Robert writes, “There was a plan circulated around town concerned with turning the old Manette Bridge into a People’s Bridge, such as for abandoned traffic and railroad bridges in America and Europe.

“I photographed the bridge from the Boatshed Restaurant, and wife Mary Balcomb painted it to show what could have been a public walkway and gathering place. The picture circulated widely, gathering many signatures in favor.  Also we spoke with several engineers who agreed that the understructures can be up-kept just like has been done for other bridges.”

The out basket: Jeff Cook, the state’s project engineer on the bridge replacement, said on Dec. 30, “The demolition of the old Manette Bridge has been the most noticeable operation over the last six weeks, however a great deal more has been ongoing as well, some which cannot be seen from the south side.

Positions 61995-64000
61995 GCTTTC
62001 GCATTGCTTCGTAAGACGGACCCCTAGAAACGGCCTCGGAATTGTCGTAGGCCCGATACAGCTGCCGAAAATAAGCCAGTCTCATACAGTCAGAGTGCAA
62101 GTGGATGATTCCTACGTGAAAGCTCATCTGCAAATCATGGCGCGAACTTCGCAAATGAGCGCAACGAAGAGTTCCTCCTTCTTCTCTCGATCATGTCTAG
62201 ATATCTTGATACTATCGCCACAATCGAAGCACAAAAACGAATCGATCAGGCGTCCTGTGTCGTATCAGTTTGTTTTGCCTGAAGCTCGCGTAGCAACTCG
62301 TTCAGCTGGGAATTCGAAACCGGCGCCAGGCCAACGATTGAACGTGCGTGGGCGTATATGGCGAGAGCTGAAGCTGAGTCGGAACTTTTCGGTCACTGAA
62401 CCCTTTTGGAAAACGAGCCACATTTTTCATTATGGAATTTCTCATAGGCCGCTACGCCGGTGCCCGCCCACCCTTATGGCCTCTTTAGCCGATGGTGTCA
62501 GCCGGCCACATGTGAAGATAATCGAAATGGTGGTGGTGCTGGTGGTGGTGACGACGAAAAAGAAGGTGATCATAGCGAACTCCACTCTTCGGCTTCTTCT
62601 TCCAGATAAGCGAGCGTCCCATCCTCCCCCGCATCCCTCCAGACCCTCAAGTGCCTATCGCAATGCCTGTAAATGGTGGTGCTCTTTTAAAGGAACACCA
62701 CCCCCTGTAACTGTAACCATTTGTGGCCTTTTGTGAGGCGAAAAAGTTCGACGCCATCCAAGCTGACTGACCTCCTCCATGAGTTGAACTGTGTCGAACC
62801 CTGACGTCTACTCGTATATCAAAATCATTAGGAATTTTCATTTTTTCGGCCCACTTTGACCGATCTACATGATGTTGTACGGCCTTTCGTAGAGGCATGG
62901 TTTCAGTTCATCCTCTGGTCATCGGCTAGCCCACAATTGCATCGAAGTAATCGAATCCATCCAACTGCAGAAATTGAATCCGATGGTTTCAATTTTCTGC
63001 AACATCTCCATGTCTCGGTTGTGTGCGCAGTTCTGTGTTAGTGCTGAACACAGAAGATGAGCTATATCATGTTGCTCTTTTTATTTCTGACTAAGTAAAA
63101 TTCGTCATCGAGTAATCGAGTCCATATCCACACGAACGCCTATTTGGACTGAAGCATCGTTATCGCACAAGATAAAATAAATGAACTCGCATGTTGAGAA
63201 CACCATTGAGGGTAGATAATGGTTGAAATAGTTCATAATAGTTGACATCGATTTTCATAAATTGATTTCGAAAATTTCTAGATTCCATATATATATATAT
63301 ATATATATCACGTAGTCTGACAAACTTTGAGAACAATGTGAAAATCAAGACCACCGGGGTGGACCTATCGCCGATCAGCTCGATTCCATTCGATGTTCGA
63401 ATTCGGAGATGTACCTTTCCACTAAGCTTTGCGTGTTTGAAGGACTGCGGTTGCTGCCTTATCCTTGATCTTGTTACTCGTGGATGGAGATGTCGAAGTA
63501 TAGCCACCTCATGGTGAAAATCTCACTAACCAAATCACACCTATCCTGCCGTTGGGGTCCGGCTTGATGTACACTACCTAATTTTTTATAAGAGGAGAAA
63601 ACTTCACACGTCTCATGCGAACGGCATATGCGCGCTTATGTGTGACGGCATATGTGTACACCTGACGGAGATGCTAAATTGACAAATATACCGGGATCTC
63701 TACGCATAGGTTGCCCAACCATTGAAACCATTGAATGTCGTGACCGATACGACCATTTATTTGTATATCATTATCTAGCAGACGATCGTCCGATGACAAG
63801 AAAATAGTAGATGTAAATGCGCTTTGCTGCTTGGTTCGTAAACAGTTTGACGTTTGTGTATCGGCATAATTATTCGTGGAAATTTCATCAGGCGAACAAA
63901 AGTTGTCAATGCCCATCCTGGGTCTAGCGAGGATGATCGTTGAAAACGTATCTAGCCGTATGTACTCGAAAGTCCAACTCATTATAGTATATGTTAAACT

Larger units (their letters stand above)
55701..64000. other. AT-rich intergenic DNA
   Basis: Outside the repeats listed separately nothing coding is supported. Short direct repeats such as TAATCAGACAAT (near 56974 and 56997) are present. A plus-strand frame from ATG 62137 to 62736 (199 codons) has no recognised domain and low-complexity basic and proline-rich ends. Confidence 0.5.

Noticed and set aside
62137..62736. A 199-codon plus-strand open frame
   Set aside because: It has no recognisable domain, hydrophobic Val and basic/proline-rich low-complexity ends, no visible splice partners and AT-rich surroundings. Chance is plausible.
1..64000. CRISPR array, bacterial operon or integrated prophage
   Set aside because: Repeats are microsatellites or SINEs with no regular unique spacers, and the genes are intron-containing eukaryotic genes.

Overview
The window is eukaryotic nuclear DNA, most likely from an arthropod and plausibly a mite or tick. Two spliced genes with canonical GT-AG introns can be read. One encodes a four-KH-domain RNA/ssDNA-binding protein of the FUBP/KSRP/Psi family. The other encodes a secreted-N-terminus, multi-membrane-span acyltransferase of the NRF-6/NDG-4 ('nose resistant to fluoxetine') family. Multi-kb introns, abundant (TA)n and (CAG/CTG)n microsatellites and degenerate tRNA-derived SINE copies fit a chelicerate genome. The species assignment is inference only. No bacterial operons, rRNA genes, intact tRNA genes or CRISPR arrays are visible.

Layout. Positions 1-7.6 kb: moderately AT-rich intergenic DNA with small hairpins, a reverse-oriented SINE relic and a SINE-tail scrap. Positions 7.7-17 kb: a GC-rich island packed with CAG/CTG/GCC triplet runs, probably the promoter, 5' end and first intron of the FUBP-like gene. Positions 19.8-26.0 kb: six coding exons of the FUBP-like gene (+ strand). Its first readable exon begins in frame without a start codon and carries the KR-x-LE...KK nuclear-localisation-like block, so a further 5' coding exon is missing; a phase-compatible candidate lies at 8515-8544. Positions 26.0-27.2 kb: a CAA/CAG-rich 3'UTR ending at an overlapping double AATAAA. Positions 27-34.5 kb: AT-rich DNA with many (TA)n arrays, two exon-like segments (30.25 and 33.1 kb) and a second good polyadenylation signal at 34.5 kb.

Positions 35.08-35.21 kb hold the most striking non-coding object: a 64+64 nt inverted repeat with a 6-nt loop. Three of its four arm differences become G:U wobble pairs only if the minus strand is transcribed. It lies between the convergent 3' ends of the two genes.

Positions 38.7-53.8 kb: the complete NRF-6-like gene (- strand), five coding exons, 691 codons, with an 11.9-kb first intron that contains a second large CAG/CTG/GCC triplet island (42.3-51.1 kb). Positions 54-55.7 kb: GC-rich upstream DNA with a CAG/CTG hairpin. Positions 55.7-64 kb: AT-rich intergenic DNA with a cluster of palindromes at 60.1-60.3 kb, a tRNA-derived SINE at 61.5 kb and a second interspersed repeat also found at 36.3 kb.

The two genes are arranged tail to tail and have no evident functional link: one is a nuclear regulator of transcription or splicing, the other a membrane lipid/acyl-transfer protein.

“The overhang brackets that supported the barrier and deck construction of the north side of the bridge are completing the removal process.

“The massive beams which supported the  construction of the first span on west side took several weeks to unfasten and remove.

‘”Grading operations for the east and west banks were completed and the expanded viewscape construction is nearly complete with only planting remaining.

“At any given time there have been three to five separate operations occurring beyond the … demolition.

“So the next question will likely be: What’s left?

– “The contractor will complete the demolition of the two remaining concrete piers; both on the east side in the beach area.  This is tidally dependent, will be at night, and likely complete by the middle of January.